The following are examples of how to do the math for the ratios. You will divide the total sums of the layout by the sum of the ratio you are looking for. Remember with this simple math, you are always finding the smaller angle (drill angle or VAL angle) of the ratio.

#### Smaller VAL Angle Example

1. 90º total sums with a ratio of 2:1
2. 90º divided by 3 = 30º val angle
3. 90º - 30º with a 2:1 ratio = 60º drilling angle
4. Results in a 60º drilling angle and 30º val angle.

#### Smaller Drill Angle Example

1. 90º total sums with a ratio of 1:2
2. 90º divided by 3 = 30º drilling angle
3. 90º - 30º with a 1:2 ratio = 60º val angle'
4. Results in a 30º drilling angle and 60º val angle.

#### Control Layout Example

Find a control layout from 90º total sums using a 2:1 ratio (+/- 0.5). For a control layout, you would add the 20º and subtract the 0.5 ratio.

1. 90º + 20º = 110º total sums
2. 110º divided by 1.5:1 ratio (ratio has been adjusted with -0.5)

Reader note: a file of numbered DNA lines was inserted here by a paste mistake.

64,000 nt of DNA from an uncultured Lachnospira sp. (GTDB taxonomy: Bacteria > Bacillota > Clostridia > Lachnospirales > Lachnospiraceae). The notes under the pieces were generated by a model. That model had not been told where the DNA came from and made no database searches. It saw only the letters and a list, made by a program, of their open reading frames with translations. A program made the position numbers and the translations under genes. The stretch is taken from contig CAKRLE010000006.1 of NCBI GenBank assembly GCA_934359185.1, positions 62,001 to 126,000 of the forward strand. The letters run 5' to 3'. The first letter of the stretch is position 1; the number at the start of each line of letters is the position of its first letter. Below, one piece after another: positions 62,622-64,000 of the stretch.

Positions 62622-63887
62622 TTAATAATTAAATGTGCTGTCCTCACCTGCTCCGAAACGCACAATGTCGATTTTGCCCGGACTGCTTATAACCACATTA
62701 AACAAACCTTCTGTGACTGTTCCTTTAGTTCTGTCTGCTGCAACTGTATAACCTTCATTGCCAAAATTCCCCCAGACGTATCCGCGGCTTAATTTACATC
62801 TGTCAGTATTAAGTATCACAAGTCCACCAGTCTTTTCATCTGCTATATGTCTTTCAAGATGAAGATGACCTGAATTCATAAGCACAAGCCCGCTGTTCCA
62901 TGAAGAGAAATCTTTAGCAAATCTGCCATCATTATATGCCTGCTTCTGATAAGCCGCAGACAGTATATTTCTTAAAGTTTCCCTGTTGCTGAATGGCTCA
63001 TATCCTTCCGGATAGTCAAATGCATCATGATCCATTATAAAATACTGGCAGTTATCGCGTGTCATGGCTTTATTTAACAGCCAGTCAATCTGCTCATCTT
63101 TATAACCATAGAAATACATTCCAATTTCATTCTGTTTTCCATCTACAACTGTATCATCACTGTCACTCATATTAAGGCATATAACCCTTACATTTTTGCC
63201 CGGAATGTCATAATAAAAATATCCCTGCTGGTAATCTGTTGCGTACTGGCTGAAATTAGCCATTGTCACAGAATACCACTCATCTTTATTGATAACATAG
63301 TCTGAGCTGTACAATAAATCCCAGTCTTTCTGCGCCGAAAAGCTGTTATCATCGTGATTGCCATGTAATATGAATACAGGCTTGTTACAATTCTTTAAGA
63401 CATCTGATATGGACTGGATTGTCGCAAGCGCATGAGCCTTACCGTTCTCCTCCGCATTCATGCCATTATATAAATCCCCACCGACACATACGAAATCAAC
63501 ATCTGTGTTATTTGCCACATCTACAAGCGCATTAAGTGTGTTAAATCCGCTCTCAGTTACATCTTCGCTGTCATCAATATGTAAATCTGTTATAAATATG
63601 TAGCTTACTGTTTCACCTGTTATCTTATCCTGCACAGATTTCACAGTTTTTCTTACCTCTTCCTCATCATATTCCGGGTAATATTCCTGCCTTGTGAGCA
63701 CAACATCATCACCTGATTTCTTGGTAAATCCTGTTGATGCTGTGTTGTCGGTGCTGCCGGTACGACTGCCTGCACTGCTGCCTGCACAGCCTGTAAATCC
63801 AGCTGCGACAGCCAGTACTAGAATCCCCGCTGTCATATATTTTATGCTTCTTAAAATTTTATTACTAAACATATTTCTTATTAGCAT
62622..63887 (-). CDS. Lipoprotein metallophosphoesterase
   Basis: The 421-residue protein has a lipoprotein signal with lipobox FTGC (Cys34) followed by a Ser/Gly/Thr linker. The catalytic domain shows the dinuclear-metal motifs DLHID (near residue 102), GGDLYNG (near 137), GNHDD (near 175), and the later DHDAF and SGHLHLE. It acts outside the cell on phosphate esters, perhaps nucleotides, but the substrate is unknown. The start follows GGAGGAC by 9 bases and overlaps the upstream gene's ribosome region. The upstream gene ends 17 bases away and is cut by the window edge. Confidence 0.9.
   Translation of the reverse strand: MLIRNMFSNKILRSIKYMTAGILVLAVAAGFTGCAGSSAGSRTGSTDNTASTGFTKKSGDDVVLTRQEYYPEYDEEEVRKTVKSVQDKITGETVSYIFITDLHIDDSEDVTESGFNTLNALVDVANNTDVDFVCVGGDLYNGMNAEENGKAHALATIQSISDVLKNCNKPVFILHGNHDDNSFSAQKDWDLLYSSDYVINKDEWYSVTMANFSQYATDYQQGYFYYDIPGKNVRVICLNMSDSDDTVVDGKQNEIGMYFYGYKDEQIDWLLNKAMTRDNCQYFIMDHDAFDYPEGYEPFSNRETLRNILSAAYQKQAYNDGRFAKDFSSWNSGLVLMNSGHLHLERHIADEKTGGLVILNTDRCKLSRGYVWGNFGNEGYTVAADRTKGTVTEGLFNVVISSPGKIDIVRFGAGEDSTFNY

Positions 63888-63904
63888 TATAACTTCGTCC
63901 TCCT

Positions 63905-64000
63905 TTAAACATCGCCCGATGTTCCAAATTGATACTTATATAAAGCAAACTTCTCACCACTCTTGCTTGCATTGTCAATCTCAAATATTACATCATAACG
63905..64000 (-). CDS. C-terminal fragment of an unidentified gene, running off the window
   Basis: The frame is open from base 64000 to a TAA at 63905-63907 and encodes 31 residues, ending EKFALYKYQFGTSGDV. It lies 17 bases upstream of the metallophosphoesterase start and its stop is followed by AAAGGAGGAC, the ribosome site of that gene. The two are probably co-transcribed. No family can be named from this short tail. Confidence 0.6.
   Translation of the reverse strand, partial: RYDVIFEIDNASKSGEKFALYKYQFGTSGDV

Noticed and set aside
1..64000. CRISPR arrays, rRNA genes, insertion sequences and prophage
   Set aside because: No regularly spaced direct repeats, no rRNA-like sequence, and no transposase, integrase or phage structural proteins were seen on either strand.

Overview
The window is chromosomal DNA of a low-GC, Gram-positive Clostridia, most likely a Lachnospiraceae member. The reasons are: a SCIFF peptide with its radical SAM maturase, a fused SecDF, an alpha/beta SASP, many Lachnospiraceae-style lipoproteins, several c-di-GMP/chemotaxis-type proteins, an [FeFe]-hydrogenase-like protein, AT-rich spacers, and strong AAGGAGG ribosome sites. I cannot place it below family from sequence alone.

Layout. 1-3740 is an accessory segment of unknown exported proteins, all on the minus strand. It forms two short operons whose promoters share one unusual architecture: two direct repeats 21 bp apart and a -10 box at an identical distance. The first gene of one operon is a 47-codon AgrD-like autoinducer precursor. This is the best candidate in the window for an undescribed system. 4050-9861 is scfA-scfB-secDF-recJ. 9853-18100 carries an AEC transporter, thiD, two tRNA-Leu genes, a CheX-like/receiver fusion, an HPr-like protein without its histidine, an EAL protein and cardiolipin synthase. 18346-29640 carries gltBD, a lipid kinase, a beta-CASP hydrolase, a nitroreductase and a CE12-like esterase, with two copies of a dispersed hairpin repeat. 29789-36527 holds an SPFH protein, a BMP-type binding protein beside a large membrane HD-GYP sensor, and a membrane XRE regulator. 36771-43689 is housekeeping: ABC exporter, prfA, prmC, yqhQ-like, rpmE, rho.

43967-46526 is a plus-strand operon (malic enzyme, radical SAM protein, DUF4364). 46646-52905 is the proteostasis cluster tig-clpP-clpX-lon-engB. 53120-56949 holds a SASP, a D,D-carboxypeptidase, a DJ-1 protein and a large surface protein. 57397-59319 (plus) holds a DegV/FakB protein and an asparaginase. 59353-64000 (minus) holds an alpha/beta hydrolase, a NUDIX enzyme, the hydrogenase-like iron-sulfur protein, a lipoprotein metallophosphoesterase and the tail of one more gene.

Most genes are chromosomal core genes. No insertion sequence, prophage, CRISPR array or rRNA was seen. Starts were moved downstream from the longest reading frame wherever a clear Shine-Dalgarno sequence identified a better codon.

3. (1.5+1)= 2.5
4. 110º divided by 2.5 = 44º (round to 45º val angle)
5. 110º - 45º = 65º drilling angle
6. 65º drill angle with 45º val angle = a control layout using 90* (+/- 20º) total sums with a 2:1 (+/- 0.5) ratio.

#### Long & Strong Layout Example

Find a long and strong layout from 90º total sums using a 2:1 ratio (+/- 0.5.). For a long and strong layout, you would add the 20º and add the 0.5 ratio.

1. A control layout using 90º (+/- 20º) with a ratio of 2:1 (+/- 0.5)
2. 90º + 20º = 110º total sums
3. 110º divided by 2.5:1 ratio (ratio has been adjusted with +0.5)
4. (2.5+1) = 3.5
5. 110º divided by 3.5 = 31º (round to 30º val angle)
6. 110* - 30º = 80º drilling angle
7. 80º drill angle with 30º = a long & strong layout using a 90º sums (+/- 20º) with a 2:1 (+/- 0.5)ratio.

#### Mid-lane Layout Example

Find a mid-lane layout from 90º total sums using a 2:1 ratio (+/- 0.5). For a mid-lane layout, you would subtract the 20º and subtract the 0.5 ratio.

1. 90º - 20º = 70º total sums
2. 70 divided by 1.5:1 ratio (2:1 ratio adjusted with the -0.5)
3. (1.5+1)=2.5
4. 70º divided by 2.5 = 28º (rounded to 30º val angle)
5. 70º - 30º = 40º drilling angle
6. 40º drill angle and 30º val angle = a mid-lane layout using 90º (+/- 20º) with a ratio of 2:1 (+/- 0.5)

#### Totally Strong Layout Example

Find a totally strong layout from 90º total sums using a 2:1 ratio (+/- 0.5). For a totally strong layout, you would subtract the 20º and add the 0.5 ratio.

1. 90º - 20º = 70º total sums
2. 70º divided by 2.5:1 ratio (ratio has been adjusted with +0.5)
3. (2.5+1) = 3.5
4. 70º divided by 3.5 = 20º
5. 70º -20º = 50º drilling angle
6. 50º drill angle with a 20* val angle = a totally strong layout using 90º (+/- 20º) with a 2:1 (+/- 0.5) ratio.